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In Wallace Stevens's masterful and eloquent poem, "Sunday Morning," the first two stanzas tell the reader about whom and what the poem is concerned: an older woman has death on her mind, and all the religious questions associated with it. The conflict in her reflections is between the naturalistic and the "ancient sacrifice," which is a way of describing the central event of Christianity. Thus, the central opposition in Wallace's poem is between the natural/pagan and the supernatural/Christian views. This opposition is resolved by the argument of the speaker who convinces the woman contains spirituality itself.
In the first stanza, a woman lounges in her peignoir on a Sunday morning, enjoying the natural beauty around her, enjoying her coffee and oranges, the "green freedom of a cockatoo." But her reveries are broken by this Sunday being Easter Sunday; with this occasion comes
Encroachment of that old catastrophe...
Dominion of the blood and spulchre.
In the second stanza, the speaker of the poem questions her rejection of the Christian occasion:
Why should she give her bounty to the dead?
What is divinity if it can come
Only in silent shadows and in dreams?
The speaker contends that she can find a connection between the religious and the natural worlds by her becoming "the book," so to speak:
Shall she not find in comforts of the son,...
Things to be cherished like the thought of heave?
Divinity must live within herself
In the third stanza, the speaker expands his religious focus to the Greek god Jove, whose blood "commingling, virginal/With heaven." Then, the speaker links Jove's mingling with heaven to the birth of Christ by connecting it to the star that guided the Wise Men to the birthplace of Jesus. Since both myths are disconnected from humanity, man can find the divine in the natural world.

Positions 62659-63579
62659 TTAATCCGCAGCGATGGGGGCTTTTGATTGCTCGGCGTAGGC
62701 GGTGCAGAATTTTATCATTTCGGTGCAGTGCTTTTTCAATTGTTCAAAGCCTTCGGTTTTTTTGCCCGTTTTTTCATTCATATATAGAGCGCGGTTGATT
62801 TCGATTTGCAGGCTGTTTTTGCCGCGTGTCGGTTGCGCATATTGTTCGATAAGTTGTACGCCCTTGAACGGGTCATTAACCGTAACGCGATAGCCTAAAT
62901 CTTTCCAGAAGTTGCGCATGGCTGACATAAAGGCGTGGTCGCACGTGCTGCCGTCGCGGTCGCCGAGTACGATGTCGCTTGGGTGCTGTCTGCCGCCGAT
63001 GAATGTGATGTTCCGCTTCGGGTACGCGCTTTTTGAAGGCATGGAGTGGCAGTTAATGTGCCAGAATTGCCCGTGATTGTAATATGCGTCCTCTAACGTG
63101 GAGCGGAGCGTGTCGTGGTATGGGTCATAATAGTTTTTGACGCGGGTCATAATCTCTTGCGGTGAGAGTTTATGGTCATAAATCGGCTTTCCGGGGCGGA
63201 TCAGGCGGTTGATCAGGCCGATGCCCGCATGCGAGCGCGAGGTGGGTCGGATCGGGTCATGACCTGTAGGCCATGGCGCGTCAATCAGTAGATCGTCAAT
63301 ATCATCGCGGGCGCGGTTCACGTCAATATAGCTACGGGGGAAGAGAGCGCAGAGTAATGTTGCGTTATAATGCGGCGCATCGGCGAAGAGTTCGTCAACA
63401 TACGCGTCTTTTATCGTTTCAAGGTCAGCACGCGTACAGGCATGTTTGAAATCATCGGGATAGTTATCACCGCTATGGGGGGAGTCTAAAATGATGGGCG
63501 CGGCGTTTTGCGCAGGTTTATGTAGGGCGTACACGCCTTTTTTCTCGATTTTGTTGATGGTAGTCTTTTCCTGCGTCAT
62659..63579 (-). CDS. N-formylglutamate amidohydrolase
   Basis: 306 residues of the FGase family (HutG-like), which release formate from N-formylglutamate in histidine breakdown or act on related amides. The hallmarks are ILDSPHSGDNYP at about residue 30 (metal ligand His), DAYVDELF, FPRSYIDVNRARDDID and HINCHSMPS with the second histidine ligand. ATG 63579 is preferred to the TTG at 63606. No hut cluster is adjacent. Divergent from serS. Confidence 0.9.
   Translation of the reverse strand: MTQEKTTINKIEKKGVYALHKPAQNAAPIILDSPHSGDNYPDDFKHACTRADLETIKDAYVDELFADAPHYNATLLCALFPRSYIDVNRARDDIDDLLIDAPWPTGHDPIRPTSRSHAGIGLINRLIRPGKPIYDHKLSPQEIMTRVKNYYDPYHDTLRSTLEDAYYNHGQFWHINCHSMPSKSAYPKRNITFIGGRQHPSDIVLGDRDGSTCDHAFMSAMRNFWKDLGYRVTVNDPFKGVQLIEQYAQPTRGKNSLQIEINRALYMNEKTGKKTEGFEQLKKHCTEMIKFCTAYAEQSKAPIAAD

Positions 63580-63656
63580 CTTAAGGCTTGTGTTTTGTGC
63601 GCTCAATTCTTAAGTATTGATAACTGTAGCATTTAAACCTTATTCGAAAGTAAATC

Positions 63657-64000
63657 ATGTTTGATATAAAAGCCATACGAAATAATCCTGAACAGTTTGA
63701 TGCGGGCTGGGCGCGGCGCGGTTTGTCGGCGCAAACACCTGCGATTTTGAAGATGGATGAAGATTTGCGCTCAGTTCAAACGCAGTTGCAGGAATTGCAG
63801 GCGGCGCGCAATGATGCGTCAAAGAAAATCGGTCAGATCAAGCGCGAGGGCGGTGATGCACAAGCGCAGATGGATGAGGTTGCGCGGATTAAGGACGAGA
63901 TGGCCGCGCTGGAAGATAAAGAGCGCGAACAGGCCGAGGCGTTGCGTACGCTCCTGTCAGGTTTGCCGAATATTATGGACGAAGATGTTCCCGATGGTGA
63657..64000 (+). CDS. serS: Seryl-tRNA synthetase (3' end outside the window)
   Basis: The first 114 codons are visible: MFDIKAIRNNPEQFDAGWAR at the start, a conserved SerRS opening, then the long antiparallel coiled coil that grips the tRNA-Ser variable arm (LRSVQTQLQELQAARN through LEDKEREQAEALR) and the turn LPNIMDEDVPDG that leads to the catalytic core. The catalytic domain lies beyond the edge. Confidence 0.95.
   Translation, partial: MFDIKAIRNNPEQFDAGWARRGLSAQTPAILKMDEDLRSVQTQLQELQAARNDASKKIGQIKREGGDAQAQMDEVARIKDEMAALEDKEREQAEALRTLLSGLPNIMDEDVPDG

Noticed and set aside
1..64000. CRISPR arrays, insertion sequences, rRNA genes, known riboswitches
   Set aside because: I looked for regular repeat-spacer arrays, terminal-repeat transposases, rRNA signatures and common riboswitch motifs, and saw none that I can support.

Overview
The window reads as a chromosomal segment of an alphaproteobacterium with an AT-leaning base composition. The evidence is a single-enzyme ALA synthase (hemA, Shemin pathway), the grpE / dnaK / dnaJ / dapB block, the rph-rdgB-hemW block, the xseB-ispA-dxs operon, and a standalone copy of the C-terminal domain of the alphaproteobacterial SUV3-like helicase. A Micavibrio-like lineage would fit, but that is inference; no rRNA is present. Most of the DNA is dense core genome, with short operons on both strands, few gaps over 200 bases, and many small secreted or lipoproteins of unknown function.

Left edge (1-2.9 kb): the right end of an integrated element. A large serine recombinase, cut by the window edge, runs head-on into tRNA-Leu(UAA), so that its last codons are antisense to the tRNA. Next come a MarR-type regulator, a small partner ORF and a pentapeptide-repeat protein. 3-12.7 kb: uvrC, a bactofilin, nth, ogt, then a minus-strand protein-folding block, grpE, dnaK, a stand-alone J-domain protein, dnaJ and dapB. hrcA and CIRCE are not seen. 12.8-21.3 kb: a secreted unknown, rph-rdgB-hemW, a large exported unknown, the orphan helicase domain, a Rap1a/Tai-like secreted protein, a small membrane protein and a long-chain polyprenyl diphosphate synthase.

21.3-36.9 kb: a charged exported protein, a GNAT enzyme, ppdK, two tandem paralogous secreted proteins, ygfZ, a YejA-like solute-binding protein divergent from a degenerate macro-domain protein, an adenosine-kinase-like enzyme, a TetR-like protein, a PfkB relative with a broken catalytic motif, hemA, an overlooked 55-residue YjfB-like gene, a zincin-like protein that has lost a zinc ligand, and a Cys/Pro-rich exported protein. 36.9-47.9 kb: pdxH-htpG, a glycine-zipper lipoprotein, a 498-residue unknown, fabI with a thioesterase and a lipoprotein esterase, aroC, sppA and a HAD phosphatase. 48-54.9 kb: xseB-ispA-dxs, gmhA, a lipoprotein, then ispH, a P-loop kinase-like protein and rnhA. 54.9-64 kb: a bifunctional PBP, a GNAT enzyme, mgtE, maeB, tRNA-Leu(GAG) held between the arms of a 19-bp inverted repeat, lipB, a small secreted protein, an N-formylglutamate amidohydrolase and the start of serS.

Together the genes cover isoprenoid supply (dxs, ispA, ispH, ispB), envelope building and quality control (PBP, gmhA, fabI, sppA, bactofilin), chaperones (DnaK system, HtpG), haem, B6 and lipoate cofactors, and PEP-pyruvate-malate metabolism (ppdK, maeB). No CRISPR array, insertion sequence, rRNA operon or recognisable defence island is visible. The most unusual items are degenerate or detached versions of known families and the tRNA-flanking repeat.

The woman's voice returns in the next two stanzas as she questions the argument of the speaker/poet that earthly pleasures can provide spiritual fulfillment. While acknowledging that natural beauty "has endured," he contends that the eternal beauty of nature is evident in its renewal each spring--"As April's green endures." The "chimera of the grave," the dark dreams of Christ's crucifixion, will not last as will the magnificence of the natural world.
When the woman complains,
'But in contentment I still feel
The need of some imperishable bliss'
the speaker counters, "Death is the mother of beauty." He explains this paradox by explaining that the prospect of death makes people appreciate beauty/love all the more. The next stanza continues this argument.
In the seventh stanza, the speaker suggests an alternative to traditional worship, likening the dance of the pagans to "heavenly worship."
Convinced of the speaker's argument, the woman hears
A voice that cries, 'The tomb in Palestine
Is not the porch of spirits lingering.
It is the grave of jesus, where he lay.'
She acknowleges that the grave of Jesus is not where there are any mystical spirits. So, she turns with the speaker to the "old chaos of the sun," and the beginnings and ends--"Ambiguous undulations." The woman is released from the restrictions of the religious world and embraces the "spontaneous cries" of nature where pigeons make their "ambiguous undulations."
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